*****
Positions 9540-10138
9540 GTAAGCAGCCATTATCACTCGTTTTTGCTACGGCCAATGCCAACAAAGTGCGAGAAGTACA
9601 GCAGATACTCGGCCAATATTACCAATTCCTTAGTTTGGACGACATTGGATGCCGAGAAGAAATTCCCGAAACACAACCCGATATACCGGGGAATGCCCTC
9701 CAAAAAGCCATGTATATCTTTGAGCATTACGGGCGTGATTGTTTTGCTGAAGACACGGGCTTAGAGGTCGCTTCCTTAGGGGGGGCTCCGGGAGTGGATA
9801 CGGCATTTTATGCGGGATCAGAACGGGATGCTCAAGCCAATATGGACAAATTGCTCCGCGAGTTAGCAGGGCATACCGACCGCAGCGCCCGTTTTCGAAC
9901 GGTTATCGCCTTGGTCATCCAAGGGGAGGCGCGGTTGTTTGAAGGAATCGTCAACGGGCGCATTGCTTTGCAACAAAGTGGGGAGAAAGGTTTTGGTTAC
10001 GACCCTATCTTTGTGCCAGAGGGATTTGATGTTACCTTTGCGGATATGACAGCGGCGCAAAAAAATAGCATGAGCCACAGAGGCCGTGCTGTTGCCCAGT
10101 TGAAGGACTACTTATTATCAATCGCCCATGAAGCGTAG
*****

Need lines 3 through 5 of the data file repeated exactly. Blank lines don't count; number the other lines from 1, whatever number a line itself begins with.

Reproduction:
9601 GCAGATACTCGGCCAATATTACCAATTCCTTAGTTTGGACGACATTGGATGCCGAGAAGAAATTCCCGAAACACAACCCGATATACCGGGGAATGCCCTC
9701 CAAAAAGCCATGTATATCTTTGAGCATTACGGGCGTGATTGTTTTGCTGAAGACACGGGCTTAGAGGTCGCTTCCTTAGGGGGGGCTCCGGGAGTGGATA
9801 CGGCATTTTATGCGGGATCAGAACGGGATGCTCAAGCCAATATGGACAAATTGCTCCGCGAGTTAGCAGGGCATACCGACCGCAGCGCCCGTTTTCGAAC